Cheery statues in the wilderness spook us. Take those Big Boy statues occasionally spotted in isolation. They raise many questions, such as "what does the statue want?" and "if we leave a friend next to the statue, hobbled, will we be spared?"

The Big Boy statue's origin, however, is not so mysterious. It came from an old Big Boy restaurant of course—all those restaurants had statues looking just like that. A lot more mysterious, for comparison, was the case of the human-sized statue of Sonic the Hedgehog spotted in Takao, Japan. Some passersby in 2015 saw it at the side of the road, and no one in the area could explain where it came from. It had been there as long as they had, locals said.

A few years of internet sleuthing found that a statue looking just like this one had appeared in an old ad for Sega World Kadoma, a nearby theme park that had closed about 10 years earlier:

The joy of seeing the ad was a satisfying end to the mystery for many worldwide. In Japan itself, the media descended upon Takao and now ferreted out the reasonable explanation for the statue's presence. When that branch of Sega World closed down, the park auctioned off whatever people could carry away. A homeowner named Mr. Kadeo bought the statue to serve as a landmark guiding visitors to his house from this otherwise featureless road.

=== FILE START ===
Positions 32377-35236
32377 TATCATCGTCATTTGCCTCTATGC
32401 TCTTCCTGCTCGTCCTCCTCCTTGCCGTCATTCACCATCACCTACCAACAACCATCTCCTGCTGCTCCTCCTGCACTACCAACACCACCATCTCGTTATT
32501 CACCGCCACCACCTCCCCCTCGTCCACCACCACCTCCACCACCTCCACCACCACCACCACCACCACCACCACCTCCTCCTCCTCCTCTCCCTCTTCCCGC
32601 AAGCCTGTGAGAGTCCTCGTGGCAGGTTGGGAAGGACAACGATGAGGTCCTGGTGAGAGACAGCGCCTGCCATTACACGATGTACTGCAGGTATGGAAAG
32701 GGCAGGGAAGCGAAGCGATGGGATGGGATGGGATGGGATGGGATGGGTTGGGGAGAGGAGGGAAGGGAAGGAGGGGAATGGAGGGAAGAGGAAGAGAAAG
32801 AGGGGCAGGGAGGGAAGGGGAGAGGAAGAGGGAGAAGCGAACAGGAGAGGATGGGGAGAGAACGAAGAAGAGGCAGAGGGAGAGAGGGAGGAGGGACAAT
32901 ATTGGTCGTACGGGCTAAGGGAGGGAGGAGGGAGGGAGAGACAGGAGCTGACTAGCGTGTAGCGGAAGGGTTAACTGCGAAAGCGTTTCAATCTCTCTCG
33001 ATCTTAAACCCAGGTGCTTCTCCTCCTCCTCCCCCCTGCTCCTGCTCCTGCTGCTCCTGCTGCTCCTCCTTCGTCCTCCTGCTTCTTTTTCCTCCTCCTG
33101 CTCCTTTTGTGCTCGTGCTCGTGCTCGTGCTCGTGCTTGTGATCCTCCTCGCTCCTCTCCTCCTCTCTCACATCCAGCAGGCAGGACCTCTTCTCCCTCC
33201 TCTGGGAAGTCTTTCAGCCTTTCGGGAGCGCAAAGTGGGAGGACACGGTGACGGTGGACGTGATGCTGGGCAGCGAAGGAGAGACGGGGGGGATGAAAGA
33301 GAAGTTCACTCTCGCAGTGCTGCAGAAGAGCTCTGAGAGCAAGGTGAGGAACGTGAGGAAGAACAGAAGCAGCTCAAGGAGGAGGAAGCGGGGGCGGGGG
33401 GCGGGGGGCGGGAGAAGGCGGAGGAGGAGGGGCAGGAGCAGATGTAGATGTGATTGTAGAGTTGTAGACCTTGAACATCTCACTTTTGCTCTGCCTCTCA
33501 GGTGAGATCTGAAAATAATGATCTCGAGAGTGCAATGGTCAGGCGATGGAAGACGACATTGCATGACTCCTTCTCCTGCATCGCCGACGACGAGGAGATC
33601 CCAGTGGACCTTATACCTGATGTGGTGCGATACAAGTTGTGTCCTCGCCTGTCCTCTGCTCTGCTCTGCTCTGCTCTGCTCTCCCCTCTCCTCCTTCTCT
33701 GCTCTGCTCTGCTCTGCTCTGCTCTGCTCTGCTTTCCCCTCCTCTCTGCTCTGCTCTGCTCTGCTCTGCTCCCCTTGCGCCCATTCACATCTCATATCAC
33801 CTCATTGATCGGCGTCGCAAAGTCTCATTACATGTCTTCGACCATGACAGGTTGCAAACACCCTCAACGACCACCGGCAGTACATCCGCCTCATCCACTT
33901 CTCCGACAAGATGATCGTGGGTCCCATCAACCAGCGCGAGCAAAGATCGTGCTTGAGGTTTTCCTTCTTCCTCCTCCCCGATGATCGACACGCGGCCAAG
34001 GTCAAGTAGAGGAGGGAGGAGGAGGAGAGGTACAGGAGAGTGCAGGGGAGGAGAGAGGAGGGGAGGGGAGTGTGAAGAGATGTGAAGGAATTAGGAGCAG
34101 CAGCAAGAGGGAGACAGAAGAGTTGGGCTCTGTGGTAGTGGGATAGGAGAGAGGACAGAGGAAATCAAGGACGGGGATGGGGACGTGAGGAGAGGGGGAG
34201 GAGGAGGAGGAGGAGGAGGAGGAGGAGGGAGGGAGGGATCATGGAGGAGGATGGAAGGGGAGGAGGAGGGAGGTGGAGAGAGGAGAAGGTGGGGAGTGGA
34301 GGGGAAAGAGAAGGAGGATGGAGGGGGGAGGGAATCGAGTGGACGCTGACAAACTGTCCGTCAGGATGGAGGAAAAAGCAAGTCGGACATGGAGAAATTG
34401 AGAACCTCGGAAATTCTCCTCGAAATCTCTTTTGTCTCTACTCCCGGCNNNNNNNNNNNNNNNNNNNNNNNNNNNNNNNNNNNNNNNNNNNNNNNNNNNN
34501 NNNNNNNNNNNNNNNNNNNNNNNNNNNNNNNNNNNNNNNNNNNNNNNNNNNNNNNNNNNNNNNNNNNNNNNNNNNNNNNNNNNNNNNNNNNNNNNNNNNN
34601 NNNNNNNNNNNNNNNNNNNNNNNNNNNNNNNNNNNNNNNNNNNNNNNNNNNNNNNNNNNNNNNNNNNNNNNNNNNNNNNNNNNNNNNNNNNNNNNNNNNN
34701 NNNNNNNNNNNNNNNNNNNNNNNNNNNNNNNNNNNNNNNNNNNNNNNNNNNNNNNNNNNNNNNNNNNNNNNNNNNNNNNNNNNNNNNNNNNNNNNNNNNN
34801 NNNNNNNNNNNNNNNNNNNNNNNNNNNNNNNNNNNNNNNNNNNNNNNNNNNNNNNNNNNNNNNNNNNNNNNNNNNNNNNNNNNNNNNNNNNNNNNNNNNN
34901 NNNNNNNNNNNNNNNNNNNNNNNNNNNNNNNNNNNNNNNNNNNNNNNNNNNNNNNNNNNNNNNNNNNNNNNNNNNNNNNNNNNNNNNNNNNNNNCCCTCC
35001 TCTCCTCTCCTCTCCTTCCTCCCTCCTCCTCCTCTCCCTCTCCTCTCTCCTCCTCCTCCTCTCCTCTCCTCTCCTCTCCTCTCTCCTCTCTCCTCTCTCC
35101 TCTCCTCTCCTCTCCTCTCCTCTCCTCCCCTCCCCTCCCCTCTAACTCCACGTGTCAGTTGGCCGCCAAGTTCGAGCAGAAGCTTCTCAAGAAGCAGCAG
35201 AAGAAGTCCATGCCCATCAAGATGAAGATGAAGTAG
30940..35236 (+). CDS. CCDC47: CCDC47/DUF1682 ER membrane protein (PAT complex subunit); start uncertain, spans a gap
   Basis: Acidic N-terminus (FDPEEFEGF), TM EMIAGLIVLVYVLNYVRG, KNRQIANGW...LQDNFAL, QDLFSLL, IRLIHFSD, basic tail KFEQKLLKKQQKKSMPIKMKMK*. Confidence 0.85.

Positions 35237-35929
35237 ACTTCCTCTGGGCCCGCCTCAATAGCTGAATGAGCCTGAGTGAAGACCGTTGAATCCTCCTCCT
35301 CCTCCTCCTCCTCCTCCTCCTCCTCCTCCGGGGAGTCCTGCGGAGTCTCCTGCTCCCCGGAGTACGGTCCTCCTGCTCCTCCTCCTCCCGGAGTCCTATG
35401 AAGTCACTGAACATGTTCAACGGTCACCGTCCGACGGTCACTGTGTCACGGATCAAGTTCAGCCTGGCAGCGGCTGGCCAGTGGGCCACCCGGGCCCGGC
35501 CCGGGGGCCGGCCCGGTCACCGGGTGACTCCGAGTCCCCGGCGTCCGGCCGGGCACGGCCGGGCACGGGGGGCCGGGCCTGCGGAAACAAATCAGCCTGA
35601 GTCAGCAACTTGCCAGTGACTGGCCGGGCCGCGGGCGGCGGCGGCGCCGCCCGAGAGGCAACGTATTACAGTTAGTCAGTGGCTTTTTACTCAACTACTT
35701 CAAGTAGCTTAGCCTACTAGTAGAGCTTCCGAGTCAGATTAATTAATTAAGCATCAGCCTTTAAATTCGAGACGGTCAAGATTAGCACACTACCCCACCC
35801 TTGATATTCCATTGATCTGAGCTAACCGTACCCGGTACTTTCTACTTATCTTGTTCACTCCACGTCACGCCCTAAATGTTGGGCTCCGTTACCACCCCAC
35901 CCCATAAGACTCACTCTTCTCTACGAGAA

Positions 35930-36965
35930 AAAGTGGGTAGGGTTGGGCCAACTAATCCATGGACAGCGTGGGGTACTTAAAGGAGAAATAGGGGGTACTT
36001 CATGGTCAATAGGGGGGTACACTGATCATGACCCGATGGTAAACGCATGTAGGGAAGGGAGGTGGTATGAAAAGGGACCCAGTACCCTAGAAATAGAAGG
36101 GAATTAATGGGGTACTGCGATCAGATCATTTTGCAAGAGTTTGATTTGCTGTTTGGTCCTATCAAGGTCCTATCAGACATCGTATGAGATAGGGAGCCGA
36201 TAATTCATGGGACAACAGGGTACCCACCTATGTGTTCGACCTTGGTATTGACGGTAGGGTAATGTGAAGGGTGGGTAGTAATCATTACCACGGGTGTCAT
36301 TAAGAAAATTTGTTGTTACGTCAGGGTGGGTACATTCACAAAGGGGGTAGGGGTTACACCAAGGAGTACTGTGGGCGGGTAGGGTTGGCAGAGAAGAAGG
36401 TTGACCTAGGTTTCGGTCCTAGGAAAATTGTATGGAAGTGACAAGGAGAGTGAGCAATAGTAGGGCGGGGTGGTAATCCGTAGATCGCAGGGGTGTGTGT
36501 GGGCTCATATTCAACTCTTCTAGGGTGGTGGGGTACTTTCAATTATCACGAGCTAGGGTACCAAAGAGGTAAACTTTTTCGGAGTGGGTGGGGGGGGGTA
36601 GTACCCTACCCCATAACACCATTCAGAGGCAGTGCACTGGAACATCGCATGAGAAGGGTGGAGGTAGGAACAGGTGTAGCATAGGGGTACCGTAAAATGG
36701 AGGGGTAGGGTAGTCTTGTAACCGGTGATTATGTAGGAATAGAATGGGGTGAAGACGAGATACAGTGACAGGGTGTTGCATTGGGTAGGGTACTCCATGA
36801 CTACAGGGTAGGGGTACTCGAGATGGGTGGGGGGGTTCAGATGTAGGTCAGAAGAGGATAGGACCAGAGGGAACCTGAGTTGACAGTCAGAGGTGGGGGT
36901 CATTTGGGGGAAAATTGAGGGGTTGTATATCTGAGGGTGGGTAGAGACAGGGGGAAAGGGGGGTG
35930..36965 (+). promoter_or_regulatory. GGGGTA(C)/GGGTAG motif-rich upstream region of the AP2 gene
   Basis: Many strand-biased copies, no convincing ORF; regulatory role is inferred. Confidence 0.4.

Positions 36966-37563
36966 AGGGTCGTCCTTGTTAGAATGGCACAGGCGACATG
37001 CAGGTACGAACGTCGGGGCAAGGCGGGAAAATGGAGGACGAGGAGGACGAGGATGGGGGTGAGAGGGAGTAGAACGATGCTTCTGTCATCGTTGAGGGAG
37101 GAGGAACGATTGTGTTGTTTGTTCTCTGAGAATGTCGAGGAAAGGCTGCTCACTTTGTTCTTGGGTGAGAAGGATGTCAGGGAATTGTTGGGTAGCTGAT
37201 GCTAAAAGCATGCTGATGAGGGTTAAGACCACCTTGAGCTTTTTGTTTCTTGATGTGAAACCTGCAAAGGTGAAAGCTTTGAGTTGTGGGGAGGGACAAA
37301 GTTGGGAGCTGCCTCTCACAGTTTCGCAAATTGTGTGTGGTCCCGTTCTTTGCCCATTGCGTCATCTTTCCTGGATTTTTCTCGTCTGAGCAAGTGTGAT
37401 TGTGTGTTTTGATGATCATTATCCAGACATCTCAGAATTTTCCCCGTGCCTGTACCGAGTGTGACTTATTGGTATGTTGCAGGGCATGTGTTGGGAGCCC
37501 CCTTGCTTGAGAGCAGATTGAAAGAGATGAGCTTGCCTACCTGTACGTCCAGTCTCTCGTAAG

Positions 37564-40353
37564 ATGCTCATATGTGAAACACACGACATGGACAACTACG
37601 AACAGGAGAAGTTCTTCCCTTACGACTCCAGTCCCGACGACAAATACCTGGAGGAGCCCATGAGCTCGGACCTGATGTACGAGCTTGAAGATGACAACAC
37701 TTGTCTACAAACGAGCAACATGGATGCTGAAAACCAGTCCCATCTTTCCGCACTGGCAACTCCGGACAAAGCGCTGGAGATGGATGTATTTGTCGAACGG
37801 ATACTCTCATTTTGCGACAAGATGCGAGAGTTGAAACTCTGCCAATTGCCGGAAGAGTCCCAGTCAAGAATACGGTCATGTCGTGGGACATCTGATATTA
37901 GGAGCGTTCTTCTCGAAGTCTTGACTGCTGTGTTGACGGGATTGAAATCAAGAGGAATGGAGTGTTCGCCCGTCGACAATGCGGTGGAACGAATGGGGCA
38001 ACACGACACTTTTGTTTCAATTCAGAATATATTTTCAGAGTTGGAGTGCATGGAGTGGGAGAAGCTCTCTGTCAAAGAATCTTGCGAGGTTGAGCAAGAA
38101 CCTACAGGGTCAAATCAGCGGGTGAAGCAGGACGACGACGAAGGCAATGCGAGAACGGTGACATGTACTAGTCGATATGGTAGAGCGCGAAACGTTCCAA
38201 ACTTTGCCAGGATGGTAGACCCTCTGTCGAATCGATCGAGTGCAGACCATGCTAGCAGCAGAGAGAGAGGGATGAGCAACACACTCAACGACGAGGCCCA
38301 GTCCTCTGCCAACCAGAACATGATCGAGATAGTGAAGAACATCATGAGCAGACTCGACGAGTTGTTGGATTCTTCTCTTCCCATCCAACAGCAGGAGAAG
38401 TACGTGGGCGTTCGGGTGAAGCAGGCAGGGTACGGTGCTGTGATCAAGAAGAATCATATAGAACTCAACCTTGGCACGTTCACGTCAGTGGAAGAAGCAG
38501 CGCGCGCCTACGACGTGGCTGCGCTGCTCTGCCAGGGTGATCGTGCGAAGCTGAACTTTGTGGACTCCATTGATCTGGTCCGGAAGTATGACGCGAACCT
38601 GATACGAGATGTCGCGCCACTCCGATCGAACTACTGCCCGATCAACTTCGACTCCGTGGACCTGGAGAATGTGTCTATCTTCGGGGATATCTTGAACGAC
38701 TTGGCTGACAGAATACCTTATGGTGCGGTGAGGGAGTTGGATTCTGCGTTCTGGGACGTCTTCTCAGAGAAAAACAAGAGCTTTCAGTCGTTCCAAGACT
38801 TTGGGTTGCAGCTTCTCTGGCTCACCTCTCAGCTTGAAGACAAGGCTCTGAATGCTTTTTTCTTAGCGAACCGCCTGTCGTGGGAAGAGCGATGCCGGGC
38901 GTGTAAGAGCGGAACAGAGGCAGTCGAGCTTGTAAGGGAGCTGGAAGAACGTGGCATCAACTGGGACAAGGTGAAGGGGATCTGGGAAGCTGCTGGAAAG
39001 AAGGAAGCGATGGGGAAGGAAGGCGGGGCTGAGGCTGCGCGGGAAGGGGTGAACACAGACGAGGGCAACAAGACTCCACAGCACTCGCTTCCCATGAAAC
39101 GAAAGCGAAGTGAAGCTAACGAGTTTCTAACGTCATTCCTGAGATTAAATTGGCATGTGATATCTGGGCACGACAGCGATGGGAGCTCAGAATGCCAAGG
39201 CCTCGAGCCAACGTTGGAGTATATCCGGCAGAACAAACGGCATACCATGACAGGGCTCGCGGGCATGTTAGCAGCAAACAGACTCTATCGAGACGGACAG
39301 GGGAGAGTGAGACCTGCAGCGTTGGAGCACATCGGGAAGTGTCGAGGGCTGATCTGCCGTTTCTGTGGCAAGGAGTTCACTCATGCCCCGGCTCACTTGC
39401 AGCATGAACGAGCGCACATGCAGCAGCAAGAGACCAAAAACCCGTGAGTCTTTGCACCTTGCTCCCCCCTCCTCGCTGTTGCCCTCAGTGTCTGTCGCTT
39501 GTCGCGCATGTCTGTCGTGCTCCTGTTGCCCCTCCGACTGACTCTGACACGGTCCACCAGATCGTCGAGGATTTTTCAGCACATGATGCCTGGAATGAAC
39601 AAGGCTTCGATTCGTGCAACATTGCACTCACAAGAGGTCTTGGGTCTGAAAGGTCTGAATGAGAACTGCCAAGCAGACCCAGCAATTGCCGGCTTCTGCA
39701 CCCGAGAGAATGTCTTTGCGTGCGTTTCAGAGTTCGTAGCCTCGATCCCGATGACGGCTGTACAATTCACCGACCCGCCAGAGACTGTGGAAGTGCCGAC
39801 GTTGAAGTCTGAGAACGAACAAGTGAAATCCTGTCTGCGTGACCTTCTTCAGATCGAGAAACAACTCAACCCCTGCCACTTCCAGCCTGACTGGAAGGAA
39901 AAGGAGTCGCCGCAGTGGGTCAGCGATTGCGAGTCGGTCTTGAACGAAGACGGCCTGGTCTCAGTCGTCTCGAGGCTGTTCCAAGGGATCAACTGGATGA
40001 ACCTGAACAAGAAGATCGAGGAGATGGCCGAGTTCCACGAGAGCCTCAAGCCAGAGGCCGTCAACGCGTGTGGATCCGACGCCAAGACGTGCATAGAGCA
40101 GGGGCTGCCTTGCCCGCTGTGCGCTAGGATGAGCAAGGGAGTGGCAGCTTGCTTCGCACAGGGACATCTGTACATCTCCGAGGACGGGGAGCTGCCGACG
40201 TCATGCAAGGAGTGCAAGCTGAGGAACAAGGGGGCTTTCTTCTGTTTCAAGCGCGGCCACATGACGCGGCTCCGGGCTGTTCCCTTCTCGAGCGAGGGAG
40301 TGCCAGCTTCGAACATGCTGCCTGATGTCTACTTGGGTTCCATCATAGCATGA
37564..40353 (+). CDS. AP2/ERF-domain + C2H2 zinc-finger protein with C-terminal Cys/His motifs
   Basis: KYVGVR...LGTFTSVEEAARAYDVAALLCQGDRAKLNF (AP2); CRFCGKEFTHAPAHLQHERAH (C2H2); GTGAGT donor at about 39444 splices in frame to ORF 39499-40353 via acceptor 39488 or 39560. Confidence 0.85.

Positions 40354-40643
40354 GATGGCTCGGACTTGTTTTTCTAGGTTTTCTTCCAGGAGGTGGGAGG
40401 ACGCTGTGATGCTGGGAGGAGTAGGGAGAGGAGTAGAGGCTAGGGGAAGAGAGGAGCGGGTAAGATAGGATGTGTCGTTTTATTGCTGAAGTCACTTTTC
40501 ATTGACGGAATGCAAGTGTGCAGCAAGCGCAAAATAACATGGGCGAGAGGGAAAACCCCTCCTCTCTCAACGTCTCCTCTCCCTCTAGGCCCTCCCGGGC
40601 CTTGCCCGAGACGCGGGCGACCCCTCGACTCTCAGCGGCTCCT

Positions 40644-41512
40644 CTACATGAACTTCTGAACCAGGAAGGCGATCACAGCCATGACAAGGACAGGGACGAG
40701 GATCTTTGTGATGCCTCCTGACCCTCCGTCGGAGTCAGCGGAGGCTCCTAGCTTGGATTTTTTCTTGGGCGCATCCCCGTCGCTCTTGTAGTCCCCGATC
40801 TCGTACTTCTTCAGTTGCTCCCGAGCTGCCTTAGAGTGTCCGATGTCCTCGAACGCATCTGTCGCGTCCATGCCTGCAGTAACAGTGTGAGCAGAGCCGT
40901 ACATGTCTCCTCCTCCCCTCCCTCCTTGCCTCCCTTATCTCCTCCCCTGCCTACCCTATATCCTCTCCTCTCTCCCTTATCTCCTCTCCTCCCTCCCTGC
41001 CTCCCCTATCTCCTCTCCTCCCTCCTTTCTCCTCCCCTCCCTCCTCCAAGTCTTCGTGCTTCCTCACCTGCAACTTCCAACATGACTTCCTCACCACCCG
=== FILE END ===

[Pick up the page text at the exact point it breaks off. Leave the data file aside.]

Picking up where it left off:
If you yourself wanted to see the statue, the precise location remained the final mystery for a little longer. Most in the know agreed that revealing its coordinates would invite vandalism, and the statue already wasn't doing so great. Its nose had broken off and its paint had faded—though, considering how long it had stood there exposed to the elements, you might expect it to be in even worse shape.

That secret too broke, and the location became truly public. As a result, new people did find the statue last year, they had their way with it, and you'll never again be able to see it like in the photo at the top of the page. That's because those new people ... renovated the statue, repainting it, repairing damage, and even engaging in a little restorative rhinoplasty. 

Dave Luty

If Sega did this, they're not claiming official responsibility 

Sonic now stands in his original glory, and he will protect you from all unliving fast food mascots that are currently chasing you across oceans. 

For more weird statues, check out:

The Bizarre Origin Of Massachusetts' Statue Of A Boy ... Uh, 'Riding' A Turtle

The Child-Eater Fountain -- Bern, Switzerland

Peter the Great Has the Eyes of a Madman

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Follow Ryan Menezes on Twitter for more stuff no one should see. 

Top image: TheGamingBeaver/YouTube

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